dandilionforwishingThe first flowers I remember picking were dandelions. Proudly I brought them to my mother, who lovingly thanked me. I have memories of making dandelion flower crowns with her. We’d slit the stems, slide a flower through, and repeat until the crown or wreath was large enough to wear. Dandelions are the first flowers many children are allowed to pick. They are such pretty little bright spots, and unbeknownst to many, such good medicine It seems a pity that people feel they have to eliminate them.

Those who want pristine green lawns eradicate dandelions, never realizing that instead of poisoning these cheerful yellow suns, they could pick them and make a wine that tastes of summer, a bread, or other baked goods, or use the leaves in a salad, a stir fry or combined with other greens in a juicer. Dandelion leaves have excellent food value, and are a healthy, desirable spring vegetable. The roasted, ground roots make a coffee like drink.

Children love the yellow flowers; parents faced with eliminating stains from the milky juice, not so much. Homeowners might like to know the long roots actually benefit the lawn: they aerate the soil, keeping it from becoming compacted and unable to absorb nutrients. Susun Weed says there is enough vitamin A in a dandelion leaf to rival store supplements. As well there is vitamin C and many helpful minerals. It is also a mild, effective natural diuretic. If your lawn is away from the road, you can safely use your dandelions many ways.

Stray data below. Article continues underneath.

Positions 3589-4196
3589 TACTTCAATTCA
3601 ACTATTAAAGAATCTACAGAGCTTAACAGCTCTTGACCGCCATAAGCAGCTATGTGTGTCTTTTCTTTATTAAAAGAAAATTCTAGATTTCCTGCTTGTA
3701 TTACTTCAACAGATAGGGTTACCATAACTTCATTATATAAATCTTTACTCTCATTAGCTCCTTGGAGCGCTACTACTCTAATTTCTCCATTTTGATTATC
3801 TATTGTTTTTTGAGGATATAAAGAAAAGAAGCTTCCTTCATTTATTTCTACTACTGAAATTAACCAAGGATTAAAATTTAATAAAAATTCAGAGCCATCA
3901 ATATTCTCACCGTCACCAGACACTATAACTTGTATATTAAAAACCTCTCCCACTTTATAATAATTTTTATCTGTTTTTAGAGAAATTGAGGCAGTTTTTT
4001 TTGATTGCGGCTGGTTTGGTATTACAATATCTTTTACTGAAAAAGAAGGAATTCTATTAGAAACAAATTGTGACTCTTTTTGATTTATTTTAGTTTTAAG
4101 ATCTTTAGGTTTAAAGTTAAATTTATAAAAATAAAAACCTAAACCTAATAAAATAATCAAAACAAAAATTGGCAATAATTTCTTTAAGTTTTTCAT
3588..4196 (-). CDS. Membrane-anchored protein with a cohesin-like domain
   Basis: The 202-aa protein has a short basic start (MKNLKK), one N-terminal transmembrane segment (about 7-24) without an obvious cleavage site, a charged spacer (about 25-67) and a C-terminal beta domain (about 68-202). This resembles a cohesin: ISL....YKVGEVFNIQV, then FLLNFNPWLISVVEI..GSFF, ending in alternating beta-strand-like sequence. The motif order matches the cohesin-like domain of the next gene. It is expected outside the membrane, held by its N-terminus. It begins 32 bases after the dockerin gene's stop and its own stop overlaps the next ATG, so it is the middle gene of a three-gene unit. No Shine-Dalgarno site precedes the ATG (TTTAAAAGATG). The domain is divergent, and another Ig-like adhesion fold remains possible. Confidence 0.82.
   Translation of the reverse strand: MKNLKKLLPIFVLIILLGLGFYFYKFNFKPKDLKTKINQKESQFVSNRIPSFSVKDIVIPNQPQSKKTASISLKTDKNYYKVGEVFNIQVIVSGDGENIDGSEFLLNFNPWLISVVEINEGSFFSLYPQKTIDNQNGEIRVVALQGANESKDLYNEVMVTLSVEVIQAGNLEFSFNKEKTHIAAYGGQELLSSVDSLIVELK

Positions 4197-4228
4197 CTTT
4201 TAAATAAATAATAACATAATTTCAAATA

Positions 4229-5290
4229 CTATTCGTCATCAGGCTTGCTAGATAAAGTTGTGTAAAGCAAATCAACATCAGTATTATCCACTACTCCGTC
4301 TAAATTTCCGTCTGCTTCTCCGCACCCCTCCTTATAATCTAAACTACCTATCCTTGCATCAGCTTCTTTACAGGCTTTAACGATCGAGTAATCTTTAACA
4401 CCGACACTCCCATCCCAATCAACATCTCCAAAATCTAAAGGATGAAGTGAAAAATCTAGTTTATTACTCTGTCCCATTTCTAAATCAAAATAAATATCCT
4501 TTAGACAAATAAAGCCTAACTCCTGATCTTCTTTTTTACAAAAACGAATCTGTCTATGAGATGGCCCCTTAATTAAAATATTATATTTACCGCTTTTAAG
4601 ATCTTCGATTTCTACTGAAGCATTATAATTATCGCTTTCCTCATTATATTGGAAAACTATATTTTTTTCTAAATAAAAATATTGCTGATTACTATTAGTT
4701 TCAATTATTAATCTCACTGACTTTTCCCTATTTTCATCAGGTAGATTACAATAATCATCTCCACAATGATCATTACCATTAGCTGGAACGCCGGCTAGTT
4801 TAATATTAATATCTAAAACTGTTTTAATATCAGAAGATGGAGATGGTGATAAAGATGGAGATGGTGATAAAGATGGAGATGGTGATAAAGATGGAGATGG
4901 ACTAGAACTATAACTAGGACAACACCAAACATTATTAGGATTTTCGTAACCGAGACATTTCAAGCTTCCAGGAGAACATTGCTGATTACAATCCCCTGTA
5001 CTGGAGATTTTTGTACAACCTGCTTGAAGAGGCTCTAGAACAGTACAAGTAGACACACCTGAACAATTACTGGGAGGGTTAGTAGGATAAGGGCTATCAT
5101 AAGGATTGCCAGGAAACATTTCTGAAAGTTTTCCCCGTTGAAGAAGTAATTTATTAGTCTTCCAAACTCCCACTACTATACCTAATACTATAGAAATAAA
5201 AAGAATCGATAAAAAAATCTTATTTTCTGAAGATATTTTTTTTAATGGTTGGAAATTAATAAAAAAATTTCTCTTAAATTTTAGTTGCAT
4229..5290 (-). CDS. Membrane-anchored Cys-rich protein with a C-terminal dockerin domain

Here is my recipe for Dandelion Deluxe: Ingredients: ½ cup chopped onion, 4 cloves of garlic minced or chopped fine, 1 small summer squash chopped small, 4 cups dandelion greens, olive oil. Method: Prepare greens while you sauté onion, garlic and summer squash in a olive oil. Remove roots and tough bottom stems. Wash very well. Cut up with scissors. Steam in a small amount of water until they wilt down. Strain water and set aside. Add chopped greens to sautéed vegetables and cook until stems are tender. You serve as is or you can mingle into your food processor for a different taste. Drink the healthy cooking water, your body will thank you.

Dandelion Wine: Age for at least 6 months. It will continue to mellow. Ingredients: 1 Qt Dandelions, yellow part only. 4 Qts. boiling water, 3 Lemons, 3 oranges, 4 Lbs sugar, 1 Pkg. yeast. Method: Pour boiling water over blossoms, set for 24 hours in a warm place. Slice fruit and remove seeds. Cover with sugar; set for 24 hrs also. Then strain blossoms and pour liquid over oranges and lemons. Add 1 package any yeast. Pour into ceramic or stainless steel. Let stand 4 or 5 days. Strain, let stand one more day. Bottle, then cap with small balloons. Leave until the wine stops “working” and balloons collapse. Cork and store 6 months or more. Then sip. It tastes like summer. Recipe makes 5 bottles.

Tasha Halpert

The Three Bite Rule